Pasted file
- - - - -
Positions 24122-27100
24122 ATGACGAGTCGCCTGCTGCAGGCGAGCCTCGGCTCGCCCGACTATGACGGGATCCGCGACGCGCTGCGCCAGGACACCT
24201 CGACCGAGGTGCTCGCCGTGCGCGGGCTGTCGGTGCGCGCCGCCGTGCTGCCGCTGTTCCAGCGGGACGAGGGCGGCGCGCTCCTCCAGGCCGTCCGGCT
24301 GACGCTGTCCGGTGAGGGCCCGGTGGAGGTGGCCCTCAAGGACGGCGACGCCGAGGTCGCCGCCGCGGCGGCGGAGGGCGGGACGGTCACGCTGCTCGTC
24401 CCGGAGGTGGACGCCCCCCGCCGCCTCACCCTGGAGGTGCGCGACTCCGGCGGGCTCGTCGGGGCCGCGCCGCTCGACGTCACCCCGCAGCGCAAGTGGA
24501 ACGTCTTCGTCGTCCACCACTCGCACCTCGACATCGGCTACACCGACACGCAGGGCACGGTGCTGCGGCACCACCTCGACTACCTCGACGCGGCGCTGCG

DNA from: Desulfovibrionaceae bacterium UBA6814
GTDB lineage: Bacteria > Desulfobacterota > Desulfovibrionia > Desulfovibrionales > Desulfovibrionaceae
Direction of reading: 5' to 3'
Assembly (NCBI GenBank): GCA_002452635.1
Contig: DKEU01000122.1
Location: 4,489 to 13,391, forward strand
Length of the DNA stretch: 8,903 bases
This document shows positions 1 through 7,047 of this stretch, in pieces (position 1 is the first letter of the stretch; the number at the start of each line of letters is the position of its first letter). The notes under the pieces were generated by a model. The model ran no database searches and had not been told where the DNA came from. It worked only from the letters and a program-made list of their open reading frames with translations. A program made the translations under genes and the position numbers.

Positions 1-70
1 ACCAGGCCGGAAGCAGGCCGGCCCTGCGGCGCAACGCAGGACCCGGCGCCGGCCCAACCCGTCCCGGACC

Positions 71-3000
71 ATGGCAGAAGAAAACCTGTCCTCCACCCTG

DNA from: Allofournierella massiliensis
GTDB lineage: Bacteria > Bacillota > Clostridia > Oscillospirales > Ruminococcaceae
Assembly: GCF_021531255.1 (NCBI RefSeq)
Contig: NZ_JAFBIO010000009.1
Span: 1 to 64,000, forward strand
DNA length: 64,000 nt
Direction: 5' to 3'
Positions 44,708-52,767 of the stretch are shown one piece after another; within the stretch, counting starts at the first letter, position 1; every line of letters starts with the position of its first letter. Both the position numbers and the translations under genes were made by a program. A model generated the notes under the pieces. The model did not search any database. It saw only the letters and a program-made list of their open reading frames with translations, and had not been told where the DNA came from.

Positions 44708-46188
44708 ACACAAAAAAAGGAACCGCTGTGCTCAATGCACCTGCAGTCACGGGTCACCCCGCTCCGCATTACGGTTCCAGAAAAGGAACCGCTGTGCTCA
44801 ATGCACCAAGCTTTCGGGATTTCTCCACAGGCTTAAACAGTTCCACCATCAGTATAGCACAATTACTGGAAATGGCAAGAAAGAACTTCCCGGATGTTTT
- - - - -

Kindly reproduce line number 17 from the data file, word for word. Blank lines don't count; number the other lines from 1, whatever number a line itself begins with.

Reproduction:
Positions 71-3000